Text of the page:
As terms such as digital learning landscape, digital library, online employee training, and learning optimization tools become increasingly popularized, organizations often find themselves comparing learning experience platforms (LXP) with learning management systems (LMS) in hopes of incorporating optimal technology that fosters efficient content curation and employee satisfaction. Before diving into the key differences between the Learning Experience Platform vs Learning Management System, it might be beneficial to examine each of them individually. 

What is a learning experience platform?

The primary objective of a learning experience platform, or LXP,  is to provide each learner with an individualized and unique learning experience that supports their ideal trajectory of learning. LXPs do so by using artificial intelligence (AI) for content curation and selection, and by providing learners with the opportunity to customize their learning experience to a great extent. In LXPs, AI is consolidated such that it deviates from providing users with a structured organizational module and towards providing users with multimedia micro-training modules that better fit their needs. For instance, if a user already has partial knowledge of the subject matter being taught and is generally a visual learner, learning experience platforms allow AI to provide the user with images and videos of the parts of the subject the user is unaware of, thus improving time efficiency and user satisfaction.

An integral component of learning experience platforms is that they allow users to add third-party content to be shared with other users in addition to being allowed to create their content to be shared; this feature promotes flexibility in learning as users can mutually influence each other’s learning experience. Generally, LXPs tend to mimic social media platforms both in the manner in which they provide individualized user content and allow users to interact with each other. Learners can rate and comment on learning material which guides the popularity of the content and also encourages community building. 

Another popular element that adds to the user experience in numerous learning experience platforms is the presence of chatbots and gamification of content. Oftentimes, learning experience platforms incorporate an AI-based chatbot that assists users with their modules and questions, regardless of the time and day. Gamification is also used to promote a more enjoyable and interactive learning experience for users.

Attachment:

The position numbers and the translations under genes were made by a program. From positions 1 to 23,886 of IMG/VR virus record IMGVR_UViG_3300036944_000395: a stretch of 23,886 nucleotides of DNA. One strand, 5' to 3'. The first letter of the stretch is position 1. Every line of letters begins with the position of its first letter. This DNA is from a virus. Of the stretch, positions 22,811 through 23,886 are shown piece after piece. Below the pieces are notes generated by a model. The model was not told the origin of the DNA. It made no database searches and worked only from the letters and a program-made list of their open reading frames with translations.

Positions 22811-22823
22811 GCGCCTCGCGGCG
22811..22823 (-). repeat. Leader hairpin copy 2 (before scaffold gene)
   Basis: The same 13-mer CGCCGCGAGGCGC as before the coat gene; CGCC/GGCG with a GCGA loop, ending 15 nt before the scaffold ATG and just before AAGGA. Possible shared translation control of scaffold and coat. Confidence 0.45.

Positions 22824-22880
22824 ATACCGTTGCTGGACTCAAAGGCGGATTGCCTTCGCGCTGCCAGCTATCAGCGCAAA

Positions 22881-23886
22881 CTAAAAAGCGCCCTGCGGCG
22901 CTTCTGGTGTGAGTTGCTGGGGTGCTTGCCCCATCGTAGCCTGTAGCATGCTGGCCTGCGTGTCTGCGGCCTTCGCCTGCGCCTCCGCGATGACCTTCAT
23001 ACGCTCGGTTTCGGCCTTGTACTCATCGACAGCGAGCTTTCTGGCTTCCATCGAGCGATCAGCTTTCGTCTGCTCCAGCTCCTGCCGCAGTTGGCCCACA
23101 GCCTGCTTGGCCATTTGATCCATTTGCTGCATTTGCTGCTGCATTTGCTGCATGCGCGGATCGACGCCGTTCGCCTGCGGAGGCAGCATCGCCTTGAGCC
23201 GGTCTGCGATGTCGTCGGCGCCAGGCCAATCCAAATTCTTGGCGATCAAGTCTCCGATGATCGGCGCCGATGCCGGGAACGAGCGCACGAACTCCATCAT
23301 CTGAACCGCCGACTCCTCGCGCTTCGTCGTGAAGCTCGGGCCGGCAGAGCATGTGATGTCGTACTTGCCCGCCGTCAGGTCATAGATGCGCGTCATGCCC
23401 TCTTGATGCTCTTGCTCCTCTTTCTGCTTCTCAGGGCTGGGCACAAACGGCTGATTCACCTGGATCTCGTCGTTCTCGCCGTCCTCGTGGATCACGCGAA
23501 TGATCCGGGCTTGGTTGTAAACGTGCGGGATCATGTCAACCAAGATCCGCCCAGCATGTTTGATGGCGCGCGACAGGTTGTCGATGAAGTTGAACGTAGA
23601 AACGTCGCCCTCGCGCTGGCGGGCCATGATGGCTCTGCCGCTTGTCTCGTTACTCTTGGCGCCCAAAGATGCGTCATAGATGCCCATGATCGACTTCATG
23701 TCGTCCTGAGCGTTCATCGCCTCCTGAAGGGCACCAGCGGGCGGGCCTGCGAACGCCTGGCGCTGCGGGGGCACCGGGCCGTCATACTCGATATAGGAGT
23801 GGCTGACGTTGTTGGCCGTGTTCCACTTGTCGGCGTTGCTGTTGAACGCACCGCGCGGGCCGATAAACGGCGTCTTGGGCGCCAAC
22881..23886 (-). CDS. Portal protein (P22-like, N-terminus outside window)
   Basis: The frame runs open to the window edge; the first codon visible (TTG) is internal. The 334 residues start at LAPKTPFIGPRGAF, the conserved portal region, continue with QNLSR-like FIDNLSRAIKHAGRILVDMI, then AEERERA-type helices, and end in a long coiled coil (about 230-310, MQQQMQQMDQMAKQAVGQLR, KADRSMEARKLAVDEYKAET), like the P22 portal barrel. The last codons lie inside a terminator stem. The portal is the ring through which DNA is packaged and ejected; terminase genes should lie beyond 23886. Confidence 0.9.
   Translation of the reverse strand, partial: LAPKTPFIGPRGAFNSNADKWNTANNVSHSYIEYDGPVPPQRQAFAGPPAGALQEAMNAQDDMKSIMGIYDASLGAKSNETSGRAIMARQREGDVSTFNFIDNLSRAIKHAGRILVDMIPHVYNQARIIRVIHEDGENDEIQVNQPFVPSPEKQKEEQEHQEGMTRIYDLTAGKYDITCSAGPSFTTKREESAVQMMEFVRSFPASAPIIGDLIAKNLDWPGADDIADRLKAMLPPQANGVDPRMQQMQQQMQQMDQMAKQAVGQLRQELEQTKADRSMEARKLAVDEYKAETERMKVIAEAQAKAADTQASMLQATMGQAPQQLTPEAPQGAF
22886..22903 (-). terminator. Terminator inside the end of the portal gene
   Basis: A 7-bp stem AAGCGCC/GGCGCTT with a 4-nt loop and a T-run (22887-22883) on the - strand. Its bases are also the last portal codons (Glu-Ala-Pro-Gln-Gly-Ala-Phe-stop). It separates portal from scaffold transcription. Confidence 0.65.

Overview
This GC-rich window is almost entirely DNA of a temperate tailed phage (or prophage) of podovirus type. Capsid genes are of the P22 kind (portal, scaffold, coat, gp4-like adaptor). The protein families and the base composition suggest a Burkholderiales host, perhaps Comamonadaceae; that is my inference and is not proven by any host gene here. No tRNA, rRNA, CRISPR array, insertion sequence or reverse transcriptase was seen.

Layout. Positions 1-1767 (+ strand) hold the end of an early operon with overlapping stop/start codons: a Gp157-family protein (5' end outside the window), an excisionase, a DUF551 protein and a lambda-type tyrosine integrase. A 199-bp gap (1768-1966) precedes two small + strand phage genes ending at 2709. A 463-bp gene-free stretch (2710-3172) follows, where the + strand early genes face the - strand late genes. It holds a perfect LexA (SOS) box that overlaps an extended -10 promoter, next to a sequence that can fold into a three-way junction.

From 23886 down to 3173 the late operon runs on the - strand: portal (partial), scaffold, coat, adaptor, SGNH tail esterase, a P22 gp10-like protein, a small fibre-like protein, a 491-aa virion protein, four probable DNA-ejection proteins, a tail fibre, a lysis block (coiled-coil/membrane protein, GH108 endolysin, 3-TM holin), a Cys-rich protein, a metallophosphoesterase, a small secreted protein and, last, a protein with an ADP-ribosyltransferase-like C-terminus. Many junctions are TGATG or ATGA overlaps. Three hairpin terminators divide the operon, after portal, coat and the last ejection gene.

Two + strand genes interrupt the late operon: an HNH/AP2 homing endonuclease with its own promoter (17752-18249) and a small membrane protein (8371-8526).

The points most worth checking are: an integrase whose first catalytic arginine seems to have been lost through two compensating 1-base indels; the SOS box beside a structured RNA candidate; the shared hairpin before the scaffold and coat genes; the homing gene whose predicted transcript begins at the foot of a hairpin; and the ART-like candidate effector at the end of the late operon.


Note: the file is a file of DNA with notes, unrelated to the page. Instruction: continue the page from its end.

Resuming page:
• Individualized learning experience and user-reliant
  • Use of AI-generated micro-training modules
  • Curated multimedia learning materials
  • Ability to share third-party content or self-generate content
  • Includes chatbots and gamification

What is a learning management system?

The basic objective of learning management systems, or LMSs,  is to allow educational institutions and corporations to provide centralized and accessible training material to their learners to achieve organizational goals. The broad goals within LMS platforms are generally set by administrators; they can range anywhere from wanting employees to achieve basic Diversity, Equity, and Inclusion (DEI) training to wanting students to excel in higher levels of Algebra. Administrators within organizations provide learners with digital libraries that contain multimedia training content to help achieve modular goals set by the administrators. The administrators can test the learners’ grasp of the provided content by encouraging learners to take quizzes and post their thoughts on the subject matter on shared forums on the platform. For instance, organizations determined to provide their employees with cohesive DEI training can use LMS platforms to divide their DEI training material into multiple modules with multimedia content and only allow employees to progress from one module to the next by receiving a satisfactory grade in a quiz from the previous module. Administrators can also request feedback from employees after each module to better formulate the modules for future quiz takers.